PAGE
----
A picture is painted of John in just a few sentences. His clothing, his diet, and his words brand him as a fringe character. No wonder he is more at home in the wilderness than in the cities. He stands between the wilderness and the land flowing with milk and honey. Ted Smith writes, “John has become an all-purpose container for any kind of radical content.” He stands out and religious authorities show up in his rough neighborhood to check him out. Just three verses after our passage for today ends, we read, “After John was put in prison…” Baptizing his relative, Jesus, is one of the last things he did before he was imprisoned. He was killed as a star witness to this Messiah who was equally disruptive of the status quo. How many detective shows have we seen where the star witness is murdered before they can share what they know at a trial? It’s dangerous to get close to a controversial figure. It cost John his life.
John still calls out to us today as we struggle to embody our baptismal vows in daily living. He asks us to confess our sin, repent of it and enter into each new moment with hopeful expectation. Since God has broken through the heavens to claim us, we dare to have hope even when the world around us is marked by political strife and life-threatening illness. In baptism we reverse the direction of our life. The Greek word is metanoia which translates to mean that we turn around and repent. The whole church makes promises to accompany us on our bold journey of facing each temptation with spiritual strength. Our congregation has accepted the responsibility of accompanying countless parents in raising their children in the faith through the sacrament of baptism. If we think we can do it alone, we’re in trouble!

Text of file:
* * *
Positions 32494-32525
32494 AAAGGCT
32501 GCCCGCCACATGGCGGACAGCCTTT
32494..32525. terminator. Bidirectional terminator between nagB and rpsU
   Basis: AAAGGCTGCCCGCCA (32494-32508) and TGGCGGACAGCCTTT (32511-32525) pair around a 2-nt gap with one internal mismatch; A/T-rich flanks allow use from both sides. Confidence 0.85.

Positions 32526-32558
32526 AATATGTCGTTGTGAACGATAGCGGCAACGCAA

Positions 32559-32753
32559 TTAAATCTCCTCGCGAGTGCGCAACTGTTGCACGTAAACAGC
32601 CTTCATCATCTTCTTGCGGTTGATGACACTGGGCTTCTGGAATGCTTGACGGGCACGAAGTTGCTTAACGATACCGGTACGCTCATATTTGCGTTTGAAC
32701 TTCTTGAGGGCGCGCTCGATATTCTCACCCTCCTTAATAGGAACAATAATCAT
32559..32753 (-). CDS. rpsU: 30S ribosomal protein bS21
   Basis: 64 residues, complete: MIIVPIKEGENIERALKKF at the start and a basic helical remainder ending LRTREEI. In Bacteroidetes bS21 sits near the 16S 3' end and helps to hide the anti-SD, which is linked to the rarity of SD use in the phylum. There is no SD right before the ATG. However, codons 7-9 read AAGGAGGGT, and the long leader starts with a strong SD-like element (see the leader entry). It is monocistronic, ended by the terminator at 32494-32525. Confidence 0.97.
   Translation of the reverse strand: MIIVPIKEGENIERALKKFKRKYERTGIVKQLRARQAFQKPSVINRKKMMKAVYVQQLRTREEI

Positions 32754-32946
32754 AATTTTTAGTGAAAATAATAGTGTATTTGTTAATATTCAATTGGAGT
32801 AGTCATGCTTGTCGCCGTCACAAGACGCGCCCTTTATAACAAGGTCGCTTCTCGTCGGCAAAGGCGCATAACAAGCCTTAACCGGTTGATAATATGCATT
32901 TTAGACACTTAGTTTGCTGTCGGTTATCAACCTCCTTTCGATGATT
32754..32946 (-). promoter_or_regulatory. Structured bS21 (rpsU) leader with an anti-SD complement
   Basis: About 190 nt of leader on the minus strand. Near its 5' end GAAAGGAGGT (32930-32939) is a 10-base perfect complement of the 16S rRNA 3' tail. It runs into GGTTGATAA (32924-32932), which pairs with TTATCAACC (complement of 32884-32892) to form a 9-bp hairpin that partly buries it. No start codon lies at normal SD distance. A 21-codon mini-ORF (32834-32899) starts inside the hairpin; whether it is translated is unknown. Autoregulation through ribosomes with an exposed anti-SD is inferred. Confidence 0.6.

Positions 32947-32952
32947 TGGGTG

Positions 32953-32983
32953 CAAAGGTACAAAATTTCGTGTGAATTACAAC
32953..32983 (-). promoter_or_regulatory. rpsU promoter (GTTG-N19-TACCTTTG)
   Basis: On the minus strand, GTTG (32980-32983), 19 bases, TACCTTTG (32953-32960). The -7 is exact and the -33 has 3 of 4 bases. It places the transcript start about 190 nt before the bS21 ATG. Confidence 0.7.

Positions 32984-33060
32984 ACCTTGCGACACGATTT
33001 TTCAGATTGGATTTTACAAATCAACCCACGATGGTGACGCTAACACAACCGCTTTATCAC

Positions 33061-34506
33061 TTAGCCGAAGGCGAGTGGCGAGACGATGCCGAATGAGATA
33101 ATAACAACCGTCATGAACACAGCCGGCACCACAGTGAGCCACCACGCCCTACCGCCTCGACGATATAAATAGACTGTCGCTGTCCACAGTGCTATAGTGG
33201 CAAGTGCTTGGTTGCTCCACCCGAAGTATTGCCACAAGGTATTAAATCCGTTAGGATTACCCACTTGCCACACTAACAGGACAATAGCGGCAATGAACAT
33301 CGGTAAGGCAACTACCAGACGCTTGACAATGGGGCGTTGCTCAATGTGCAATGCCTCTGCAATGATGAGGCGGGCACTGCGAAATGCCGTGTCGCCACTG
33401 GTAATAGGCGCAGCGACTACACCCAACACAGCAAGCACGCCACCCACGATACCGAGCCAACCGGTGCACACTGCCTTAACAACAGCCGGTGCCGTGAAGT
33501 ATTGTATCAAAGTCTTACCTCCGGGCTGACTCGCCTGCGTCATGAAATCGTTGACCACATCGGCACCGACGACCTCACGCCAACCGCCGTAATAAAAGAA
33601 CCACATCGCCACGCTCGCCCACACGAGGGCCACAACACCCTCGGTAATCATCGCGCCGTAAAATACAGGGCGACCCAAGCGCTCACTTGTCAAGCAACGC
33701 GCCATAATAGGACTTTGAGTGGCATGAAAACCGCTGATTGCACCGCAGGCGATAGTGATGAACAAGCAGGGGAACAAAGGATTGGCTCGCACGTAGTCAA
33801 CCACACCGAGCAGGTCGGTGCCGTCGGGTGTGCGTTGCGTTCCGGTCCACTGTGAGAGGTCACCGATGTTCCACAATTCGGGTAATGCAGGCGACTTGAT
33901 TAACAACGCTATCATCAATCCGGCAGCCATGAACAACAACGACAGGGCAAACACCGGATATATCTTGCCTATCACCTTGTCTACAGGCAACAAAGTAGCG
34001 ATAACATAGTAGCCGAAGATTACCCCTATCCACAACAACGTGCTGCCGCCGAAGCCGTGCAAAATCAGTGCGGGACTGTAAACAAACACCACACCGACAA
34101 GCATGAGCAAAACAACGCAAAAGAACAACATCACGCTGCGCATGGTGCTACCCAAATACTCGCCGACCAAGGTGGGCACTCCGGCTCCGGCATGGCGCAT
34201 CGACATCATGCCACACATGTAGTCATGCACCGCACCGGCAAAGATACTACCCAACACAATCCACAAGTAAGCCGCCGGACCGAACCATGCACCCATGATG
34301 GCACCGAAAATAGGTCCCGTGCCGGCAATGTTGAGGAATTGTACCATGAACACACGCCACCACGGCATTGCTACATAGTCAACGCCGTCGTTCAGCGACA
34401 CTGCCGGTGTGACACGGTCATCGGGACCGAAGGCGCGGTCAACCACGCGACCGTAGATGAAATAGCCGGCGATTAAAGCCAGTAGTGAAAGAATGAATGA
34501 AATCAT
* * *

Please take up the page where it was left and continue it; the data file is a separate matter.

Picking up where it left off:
We speak of bubble-wrapped children in our culture today. Parents try to spare their children from any kind of hardship. Everybody gets a prize and no one is sent home from the party without a goodie bag. In baptism we are reminded that there has to be a balance between abandoning our responsibility to our children (neglect is on one end of the care spectrum) and controlling their every move. Lori Laughlin and her daughters have admitted to making mistakes in that area recently. She was released from prison over the holidays after a very public scandal over paying bribes to get her two girls into prestigious colleges. We do our children a disservice when we overly protect them and do their heavy but necessary lifting. On a rafting trip down the Little Muskegon River years ago one of our members got stuck in an eddy that is particularly strong right at the endpoint of the journey. We couldn’t imagine that the water was as powerful as she suggested until we spilled out of our boats to drag them out of the water. There are moments that seemingly come out of nowhere and we find that we are stuck in a whirlpool that threatens to pull us under. If our parents and other guardians haven’t allowed us to try out our chops on smaller problems, we will not do well. Baptismal love prepares us for the continual moments when we are released to try out our wings. Each time we entrust our children with freedom to make and learn from their own mistakes, they are readied to face bigger challenges.